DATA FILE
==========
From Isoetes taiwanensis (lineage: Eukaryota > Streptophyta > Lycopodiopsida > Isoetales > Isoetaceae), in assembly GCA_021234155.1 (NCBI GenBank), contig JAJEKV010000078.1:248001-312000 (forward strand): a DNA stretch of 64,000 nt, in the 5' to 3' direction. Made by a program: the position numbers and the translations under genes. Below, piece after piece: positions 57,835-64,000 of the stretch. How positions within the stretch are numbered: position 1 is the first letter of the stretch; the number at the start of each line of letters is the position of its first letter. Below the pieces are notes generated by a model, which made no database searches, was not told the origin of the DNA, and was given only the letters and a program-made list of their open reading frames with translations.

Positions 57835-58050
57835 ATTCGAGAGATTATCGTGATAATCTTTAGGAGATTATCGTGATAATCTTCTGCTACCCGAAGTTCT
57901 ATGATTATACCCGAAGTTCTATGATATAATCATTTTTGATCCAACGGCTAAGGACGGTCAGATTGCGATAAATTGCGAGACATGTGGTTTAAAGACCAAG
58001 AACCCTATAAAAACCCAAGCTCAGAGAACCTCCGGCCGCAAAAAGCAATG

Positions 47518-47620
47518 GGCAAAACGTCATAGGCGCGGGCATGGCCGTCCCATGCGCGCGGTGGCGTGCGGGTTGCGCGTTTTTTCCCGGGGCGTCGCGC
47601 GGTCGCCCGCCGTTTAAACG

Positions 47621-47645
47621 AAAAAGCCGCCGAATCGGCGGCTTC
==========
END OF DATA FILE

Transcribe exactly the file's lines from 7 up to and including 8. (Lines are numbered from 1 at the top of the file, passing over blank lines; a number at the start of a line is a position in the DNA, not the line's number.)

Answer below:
47518 GGCAAAACGTCATAGGCGCGGGCATGGCCGTCCCATGCGCGCGGTGGCGTGCGGGTTGCGCGTTTTTTCCCGGGGCGTCGCGC
47601 GGTCGCCCGCCGTTTAAACG